ASEAN countries have made significant progress in improving incomes and economic opportunities, including for women, and reducing poverty since 2000. Reflecting the economic dynamism of the region, strong income growth, structural transformation, and infrastructure improvements continue to support sustainable development in ASEAN. With continued income growth and strong policy efforts, most ASEAN countries are on track to eradicate absolute poverty by 2030, a major milestone. Also, several ASEAN countries already do relatively well in terms of gender equality. As a result, given support from continued income gains, economic welfare in ASEAN countries is expected to continue converging towards advanced Asia levels.
Ensuring more inclusive and environmentally sustainable growth presents a key challenge for ASEAN. Despite some progress, income inequality remains relatively high in several countries and the shift towards manufacturing strains environmental sustainability. These challenges hamper ASEAN welfare convergence relative to advanced Asia. Policies to close these gaps in sustainable development can lead to significant gains. For the lower-middle-income ASEAN countries, in particular, more determined policy efforts are needed to improve infrastructure, as well as health and education outcomes. Remaining sustainable development challenges call for comprehensive, country-specific SDG strategies formulated in the context of national development plans and close monitoring through the voluntary review process.
Pursuing sustainable development entails sizeable spending needs. Estimates for Indonesia and Vietnam, the two cases studies considered in this paper, show that reaching the level of best performers in their income group in infrastructure, health, and education by 2030 could entail an additional cost of 5½–6½ percent of GDP per year. While development needs vary across countries, estimates suggest large spending needs for most ASEAN countries. Meeting them will require efforts on multiple fronts, including improvements in spending efficiency, tax capacity, and support from the private sector. For developing ASEAN countries, concessional financing from development partners will be required.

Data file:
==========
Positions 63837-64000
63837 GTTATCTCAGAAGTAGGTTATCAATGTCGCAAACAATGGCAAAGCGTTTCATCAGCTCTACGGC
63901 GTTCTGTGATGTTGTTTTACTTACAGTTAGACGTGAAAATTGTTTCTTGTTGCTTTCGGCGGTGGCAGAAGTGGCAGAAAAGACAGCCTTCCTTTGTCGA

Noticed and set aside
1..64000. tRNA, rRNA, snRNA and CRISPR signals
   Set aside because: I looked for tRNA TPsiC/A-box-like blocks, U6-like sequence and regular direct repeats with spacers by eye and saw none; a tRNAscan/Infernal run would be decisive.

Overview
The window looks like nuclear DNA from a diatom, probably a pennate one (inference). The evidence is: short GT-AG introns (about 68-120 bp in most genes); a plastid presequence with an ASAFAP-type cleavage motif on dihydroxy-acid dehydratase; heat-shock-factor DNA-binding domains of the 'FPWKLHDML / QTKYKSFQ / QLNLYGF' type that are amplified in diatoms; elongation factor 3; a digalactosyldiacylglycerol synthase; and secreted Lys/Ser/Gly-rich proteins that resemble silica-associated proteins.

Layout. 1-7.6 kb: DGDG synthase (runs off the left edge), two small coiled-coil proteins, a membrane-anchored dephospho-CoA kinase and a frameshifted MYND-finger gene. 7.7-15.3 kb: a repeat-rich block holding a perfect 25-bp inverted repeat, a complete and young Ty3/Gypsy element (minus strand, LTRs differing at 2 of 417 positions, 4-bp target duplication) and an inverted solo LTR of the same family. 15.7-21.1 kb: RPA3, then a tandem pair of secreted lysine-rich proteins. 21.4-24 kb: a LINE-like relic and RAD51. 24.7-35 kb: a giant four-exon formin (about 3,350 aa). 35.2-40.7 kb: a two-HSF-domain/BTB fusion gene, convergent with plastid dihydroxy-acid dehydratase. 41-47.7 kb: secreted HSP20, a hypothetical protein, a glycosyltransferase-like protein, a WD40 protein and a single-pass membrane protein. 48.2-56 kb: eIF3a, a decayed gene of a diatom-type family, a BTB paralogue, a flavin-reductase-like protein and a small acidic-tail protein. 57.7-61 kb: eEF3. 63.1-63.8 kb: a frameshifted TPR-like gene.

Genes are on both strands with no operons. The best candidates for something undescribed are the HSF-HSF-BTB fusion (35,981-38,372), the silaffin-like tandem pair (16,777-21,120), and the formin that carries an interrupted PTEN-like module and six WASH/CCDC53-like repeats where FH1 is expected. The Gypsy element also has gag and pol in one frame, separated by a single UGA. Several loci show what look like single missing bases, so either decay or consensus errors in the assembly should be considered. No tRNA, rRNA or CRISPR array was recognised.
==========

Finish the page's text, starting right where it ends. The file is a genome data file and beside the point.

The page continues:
The IMF continues to engage ASEAN countries in key areas as they pursue their SDGs. As called for in their mandates, ASEAN and the IMF both strive for economic growth and sustainable development through economic integration and collaboration among their member countries. The IMF has increased its engagement with ASEAN countries to support their policy efforts through its policy diagnostics, advice, and capacity development. ASEAN countries have also received support through IMF initiatives in strengthening revenue mobilization, building state capacity for infrastructure provision, pursuing economic and financial inclusion, addressing the challenges of climate change, strengthening economic institutions for good governance, and building statistical capacity. While fundamental reforms to improve sustainable development take time to bear fruit, there is evidence that efforts have started to pay off. "
International Monetary Fund. Asia and Pacific Dept
The Sixth Five Year Plan, as outlined in Bangladesh's Poverty Reduction Strategy Paper, targets strategic growth and employment. The medium-term macroeconomic framework plan entails the involvement of both the private and public sectors. Human resources development strategy programs reaching out to the poor and the vulnerable population, as well as environment, climate change, and disaster risk management, have been included in the plan. Managing regional disparities for shared growth and strategy for raising farm productivity and agricultural growth have been outlined. Diversifying exports and developing a dynamic manufacturing sector are all inclusive in the proposed plan.